The Hemp Connoisseur, July 2014 - Issue #19

Page 34

Gone With The Wind?

Congress Fails To Pass Tax Credits Extension by Skyler Cannabaceae

Wind power advocates were down but not defeated when the Expiring Provisions, Improvements, Reform and Efficiency (EXPIRE) Act suffered a setback in the U.S. Senate earlier this year. A vote for consideration of the bill fell seven votes short of the necessary 60 to end debate and force action. “This bipartisan idea - born on the plains and thriving across the country - is too important to fall victim to partisan games and procedural gambits. I will keep fighting to ensure our wind energy manufacturers and the middle-class families they support have the certainty they need to thrive,” Mark Udall, the senior U.S. Senator for Colorado said in a statement. Udall is a strong supporter of wind energy in Colorado. He made 27 floor speeches in 2012 in support of the tax credits and helped to extend them until the end of 2013. He extolled the benefits of the bill, especially the Production Tax Credit the industry holds dear. “The Production Tax Credit for wind energy is a smart investment in our economy that strengthens our energy security, supports a strong Colorado industry and creates good-paying manufacturing jobs,” he said. The bill would have renewed the wind Production Tax Credit (PTC) and the Investment Tax Credit (ITC), both of which are tax relief measures to help fund wind power and research. The tax credits received strong support from both of Colorado’s senators. Senator Mike Bennett lamented the defeat in a statement: “This is yet another example of Washington not doing the work that Coloradans and the American people expect us to do. This tax extenders bill was approved by the Senate Finance Committee with strong bipartisan support. Coloradans and the American people deserve better.” The PTC lets taxpayers claim a tax credit equivalent to 2.3 cents per kilowatt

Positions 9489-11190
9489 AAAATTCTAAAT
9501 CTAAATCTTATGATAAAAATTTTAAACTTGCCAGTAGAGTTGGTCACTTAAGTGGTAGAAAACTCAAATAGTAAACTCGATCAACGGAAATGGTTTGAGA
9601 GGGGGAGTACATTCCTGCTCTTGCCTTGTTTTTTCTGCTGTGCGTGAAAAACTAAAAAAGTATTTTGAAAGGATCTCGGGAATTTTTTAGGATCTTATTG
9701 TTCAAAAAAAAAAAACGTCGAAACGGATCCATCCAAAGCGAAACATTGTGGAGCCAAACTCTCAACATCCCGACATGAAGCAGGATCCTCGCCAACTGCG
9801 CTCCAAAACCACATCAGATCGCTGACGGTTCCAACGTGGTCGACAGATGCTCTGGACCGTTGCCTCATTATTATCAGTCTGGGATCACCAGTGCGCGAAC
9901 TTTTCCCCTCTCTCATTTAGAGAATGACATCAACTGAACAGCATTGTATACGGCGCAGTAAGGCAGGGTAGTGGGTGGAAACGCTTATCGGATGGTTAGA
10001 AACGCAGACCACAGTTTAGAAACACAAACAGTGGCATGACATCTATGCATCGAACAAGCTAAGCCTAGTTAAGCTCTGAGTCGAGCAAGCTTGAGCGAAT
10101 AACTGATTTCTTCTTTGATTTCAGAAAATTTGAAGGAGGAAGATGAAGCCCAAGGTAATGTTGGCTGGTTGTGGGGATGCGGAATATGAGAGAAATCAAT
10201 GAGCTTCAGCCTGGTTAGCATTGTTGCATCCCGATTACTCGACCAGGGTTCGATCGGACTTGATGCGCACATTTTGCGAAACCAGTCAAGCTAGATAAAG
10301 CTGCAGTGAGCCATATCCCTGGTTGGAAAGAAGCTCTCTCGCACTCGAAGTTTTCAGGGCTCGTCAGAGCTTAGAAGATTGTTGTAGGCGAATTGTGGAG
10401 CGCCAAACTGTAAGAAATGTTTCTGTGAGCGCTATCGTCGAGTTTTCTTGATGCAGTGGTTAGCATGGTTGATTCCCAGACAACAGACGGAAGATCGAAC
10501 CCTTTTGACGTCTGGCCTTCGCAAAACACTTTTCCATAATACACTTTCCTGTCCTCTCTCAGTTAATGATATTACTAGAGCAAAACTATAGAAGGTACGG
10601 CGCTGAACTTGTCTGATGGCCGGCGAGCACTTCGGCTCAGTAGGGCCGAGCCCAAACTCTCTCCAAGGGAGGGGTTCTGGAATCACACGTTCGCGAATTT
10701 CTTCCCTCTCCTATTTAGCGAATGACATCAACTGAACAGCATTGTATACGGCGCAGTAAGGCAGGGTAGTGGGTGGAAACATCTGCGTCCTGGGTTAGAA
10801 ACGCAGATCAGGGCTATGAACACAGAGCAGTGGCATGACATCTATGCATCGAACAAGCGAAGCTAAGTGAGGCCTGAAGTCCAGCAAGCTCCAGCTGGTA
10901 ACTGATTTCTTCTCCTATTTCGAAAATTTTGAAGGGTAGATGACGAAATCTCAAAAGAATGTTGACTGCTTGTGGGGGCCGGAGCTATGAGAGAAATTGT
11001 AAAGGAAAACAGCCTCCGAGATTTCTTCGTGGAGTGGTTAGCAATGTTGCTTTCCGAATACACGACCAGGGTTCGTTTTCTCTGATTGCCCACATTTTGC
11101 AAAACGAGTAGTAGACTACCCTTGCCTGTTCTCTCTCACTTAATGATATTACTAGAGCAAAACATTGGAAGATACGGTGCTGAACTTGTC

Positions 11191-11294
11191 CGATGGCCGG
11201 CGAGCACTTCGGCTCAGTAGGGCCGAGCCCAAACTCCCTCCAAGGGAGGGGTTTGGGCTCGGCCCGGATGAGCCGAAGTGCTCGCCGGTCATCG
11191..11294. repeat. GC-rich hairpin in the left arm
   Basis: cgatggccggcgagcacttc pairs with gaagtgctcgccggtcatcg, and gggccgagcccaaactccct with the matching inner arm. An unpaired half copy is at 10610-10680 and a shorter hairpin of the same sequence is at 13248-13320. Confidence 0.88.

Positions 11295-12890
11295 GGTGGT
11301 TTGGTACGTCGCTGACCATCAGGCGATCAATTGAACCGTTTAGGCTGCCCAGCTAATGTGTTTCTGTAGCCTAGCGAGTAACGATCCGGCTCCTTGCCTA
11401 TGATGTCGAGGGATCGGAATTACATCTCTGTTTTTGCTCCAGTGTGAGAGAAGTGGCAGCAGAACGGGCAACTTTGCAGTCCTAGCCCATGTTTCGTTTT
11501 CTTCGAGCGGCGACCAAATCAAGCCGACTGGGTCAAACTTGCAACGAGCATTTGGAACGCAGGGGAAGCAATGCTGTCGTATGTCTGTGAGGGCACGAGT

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hour produced for a 10-year period, while the ITC offers the option of taking a 30-percent investment tax credit instead. Under the terms of the EXPIRE Act, the credits would have been extended through the end of 2015. As it stands now, the credits are in limbo; still being considered, but officially expired and only able to be used for tax years before 2014. Bennett pointed out that the tax credits are a great benefit to the Colorado renewable energy industry and that there were economic repercussions when they previously expired that hurt the growth of the wind power industry. He quoted statistics showing that as many as 37,000 people will lose their jobs nationally if the credit permanently expires, including 5,000 employed in this state. Colorado is number six in the nation for percentage of power produced by wind. Both senators issued statements encouraging their colleagues to support the measure two days before the vote. The bill needed 60 votes to continue in the Senate, but only received 53, with 40 votes against, mostly along party lines. Only one Republican, Sen. Mark Kirk of Illinois, voted with Democrats in favor of an up-or-down vote. Bennett worked with Udall and used his seat on the Senate Finance Committee to include the wind PTC extension that would keep it in place until 2016. Bennett said that the jobs created by the credit gave a boost to the state’s economy “and a two-year extension will provide much-needed certainty to this growing industry.” The tax-extenders bill contained over 50 tax provisions that expired at the end of 2013, including deductions or credits for increasing research expenditures, charitable contributions of food, and investment in empowerment zones. The author of the originally bipartisan bill, Sen. Ron Wyden (D-OR), is reportedly working on changes so that he can bring it up again with more support.